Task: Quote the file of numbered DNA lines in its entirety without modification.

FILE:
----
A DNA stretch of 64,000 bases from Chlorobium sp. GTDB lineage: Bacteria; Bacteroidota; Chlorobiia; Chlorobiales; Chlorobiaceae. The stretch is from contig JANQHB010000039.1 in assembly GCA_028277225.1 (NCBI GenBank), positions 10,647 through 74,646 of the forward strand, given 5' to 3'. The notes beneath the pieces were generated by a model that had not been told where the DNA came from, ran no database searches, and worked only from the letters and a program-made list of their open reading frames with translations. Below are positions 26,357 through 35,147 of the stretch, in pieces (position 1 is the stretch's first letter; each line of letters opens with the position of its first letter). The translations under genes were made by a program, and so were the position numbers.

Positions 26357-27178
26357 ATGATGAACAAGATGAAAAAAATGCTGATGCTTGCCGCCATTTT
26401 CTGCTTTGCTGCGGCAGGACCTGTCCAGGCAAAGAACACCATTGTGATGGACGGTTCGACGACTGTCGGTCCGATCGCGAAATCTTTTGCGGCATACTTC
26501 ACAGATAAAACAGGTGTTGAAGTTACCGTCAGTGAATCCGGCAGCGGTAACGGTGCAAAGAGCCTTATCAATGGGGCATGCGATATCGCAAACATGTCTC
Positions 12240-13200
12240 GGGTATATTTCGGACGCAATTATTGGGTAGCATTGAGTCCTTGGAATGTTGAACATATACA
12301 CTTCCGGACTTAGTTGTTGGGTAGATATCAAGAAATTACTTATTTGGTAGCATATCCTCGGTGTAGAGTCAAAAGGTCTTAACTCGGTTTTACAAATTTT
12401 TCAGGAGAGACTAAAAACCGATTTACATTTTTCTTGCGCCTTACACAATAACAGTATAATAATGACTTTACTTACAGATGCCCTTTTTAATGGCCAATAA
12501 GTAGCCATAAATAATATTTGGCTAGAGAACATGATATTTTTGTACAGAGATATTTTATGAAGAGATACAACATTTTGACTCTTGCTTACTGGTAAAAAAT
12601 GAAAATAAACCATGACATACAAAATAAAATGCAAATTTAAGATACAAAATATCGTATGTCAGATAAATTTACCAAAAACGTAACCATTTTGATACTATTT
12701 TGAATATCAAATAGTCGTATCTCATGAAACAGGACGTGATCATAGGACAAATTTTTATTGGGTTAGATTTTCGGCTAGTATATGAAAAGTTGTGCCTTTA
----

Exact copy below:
A DNA stretch of 64,000 bases from Chlorobium sp. GTDB lineage: Bacteria; Bacteroidota; Chlorobiia; Chlorobiales; Chlorobiaceae. The stretch is from contig JANQHB010000039.1 in assembly GCA_028277225.1 (NCBI GenBank), positions 10,647 through 74,646 of the forward strand, given 5' to 3'. The notes beneath the pieces were generated by a model that had not been told where the DNA came from, ran no database searches, and worked only from the letters and a program-made list of their open reading frames with translations. Below are positions 26,357 through 35,147 of the stretch, in pieces (position 1 is the stretch's first letter; each line of letters opens with the position of its first letter). The translations under genes were made by a program, and so were the position numbers.

Positions 26357-27178
26357 ATGATGAACAAGATGAAAAAAATGCTGATGCTTGCCGCCATTTT
26401 CTGCTTTGCTGCGGCAGGACCTGTCCAGGCAAAGAACACCATTGTGATGGACGGTTCGACGACTGTCGGTCCGATCGCGAAATCTTTTGCGGCATACTTC
26501 ACAGATAAAACAGGTGTTGAAGTTACCGTCAGTGAATCCGGCAGCGGTAACGGTGCAAAGAGCCTTATCAATGGGGCATGCGATATCGCAAACATGTCTC
Positions 12240-13200
12240 GGGTATATTTCGGACGCAATTATTGGGTAGCATTGAGTCCTTGGAATGTTGAACATATACA
12301 CTTCCGGACTTAGTTGTTGGGTAGATATCAAGAAATTACTTATTTGGTAGCATATCCTCGGTGTAGAGTCAAAAGGTCTTAACTCGGTTTTACAAATTTT
12401 TCAGGAGAGACTAAAAACCGATTTACATTTTTCTTGCGCCTTACACAATAACAGTATAATAATGACTTTACTTACAGATGCCCTTTTTAATGGCCAATAA
12501 GTAGCCATAAATAATATTTGGCTAGAGAACATGATATTTTTGTACAGAGATATTTTATGAAGAGATACAACATTTTGACTCTTGCTTACTGGTAAAAAAT
12601 GAAAATAAACCATGACATACAAAATAAAATGCAAATTTAAGATACAAAATATCGTATGTCAGATAAATTTACCAAAAACGTAACCATTTTGATACTATTT
12701 TGAATATCAAATAGTCGTATCTCATGAAACAGGACGTGATCATAGGACAAATTTTTATTGGGTTAGATTTTCGGCTAGTATATGAAAAGTTGTGCCTTTA